Europe’s soft energy underbelly, an easy target for Turkey
OPINION: Europe’s desperation to quickly secure alternative sources of natural gas as it reduces its dependence on Russian supplies has weakened the continent’s geopolitical influence, exposing its soft underbelly to neighbors who see opportunities to advance their own agendas.
Following Russia’s use of gas supplies as a geopolitical weapon, Turkish President Recep Erdogan now believes the time has come to reassert his country’s rather fanciful claims to gas resources off Cyprus.
Erdogan believes the Turkish Republic of Northern Cyprus should share all the gas found offshore Cyprus, including the roughly 15 trillion cubic feet of resources held in Chevron’s Aphrodite, ExxonMobil’s Glaucus and Calypso discoveries. from Eni.
A few years ago, to bolster its claims, Turkey deployed its navy to prevent foreign companies from exploring in Cypriot waters and even drilled wildcats itself in Cyprus’ Exclusive Economic Zone.
After a two-year lull, Erdogan is now preparing to drill another exploration well in the eastern Mediterranean, most likely off Cyprus.
Further stoking tensions, Lebanon’s militant Hezbollah movement is threatening to launch missiles at Israeli gas platforms.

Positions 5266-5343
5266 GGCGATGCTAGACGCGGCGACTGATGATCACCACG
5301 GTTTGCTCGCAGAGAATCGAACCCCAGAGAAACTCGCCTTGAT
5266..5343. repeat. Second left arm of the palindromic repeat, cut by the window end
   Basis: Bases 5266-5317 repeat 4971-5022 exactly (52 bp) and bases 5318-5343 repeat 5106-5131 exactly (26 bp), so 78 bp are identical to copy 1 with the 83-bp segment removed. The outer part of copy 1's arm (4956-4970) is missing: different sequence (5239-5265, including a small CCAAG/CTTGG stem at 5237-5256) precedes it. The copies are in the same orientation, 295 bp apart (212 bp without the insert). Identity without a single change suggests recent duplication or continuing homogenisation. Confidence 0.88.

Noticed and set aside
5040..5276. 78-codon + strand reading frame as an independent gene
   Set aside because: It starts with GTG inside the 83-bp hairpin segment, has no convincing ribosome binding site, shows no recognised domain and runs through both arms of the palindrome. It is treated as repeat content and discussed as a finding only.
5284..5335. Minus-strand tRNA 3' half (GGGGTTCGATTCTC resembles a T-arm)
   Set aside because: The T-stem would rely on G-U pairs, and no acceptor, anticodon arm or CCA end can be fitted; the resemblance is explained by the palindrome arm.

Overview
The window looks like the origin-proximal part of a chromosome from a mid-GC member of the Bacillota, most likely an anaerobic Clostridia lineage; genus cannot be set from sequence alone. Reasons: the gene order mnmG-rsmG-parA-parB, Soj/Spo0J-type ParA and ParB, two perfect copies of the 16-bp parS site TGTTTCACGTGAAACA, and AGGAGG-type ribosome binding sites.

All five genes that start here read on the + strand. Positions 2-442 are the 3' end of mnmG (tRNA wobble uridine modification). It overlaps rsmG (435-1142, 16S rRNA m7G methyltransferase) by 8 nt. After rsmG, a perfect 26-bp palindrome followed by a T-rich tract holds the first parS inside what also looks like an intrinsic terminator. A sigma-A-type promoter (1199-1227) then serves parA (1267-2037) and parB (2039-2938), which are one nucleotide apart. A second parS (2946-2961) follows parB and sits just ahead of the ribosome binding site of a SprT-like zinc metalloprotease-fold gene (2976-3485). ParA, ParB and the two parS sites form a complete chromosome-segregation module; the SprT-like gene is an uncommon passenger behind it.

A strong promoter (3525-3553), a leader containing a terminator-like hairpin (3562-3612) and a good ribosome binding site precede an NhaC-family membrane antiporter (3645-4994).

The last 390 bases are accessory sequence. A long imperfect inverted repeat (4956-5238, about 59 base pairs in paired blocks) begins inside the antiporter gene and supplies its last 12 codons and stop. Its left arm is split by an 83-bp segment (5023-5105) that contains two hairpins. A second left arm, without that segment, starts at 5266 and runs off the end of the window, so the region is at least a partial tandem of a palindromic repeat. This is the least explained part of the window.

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It is no coincidence that the saber blows from Turkey and Hezbollah came weeks after Cyprus and Egypt, Israel and Greece reached an agreement with the European Union to export future volumes of gas to the EU.
This gas – much of it from Israel – could be sent to Europe via the EastMed gas pipeline project, which crosses both the Cypriot EEZ and the waters between Cyprus and Crete claimed by Turkey under a border agreement. rather bizarre shipping signed in 2019 with the United Nations-recognized government. In Libya.
Before Russia invaded Ukraine and cut gas supplies to Europe, the EU – and the US – threatened to impose sanctions on Turkey if it did not stop its posture naval, a policy that seemed to work.
However, with huge volumes of much-needed Azerbaijani gas being sent to the EU via pipelines crossing Turkey, Europe and the US must invoke delicate diplomacy to avoid Nord Stream-like ‘technical problems’ in the eastern Mediterranean. .
(This is an upstream opinion piece.)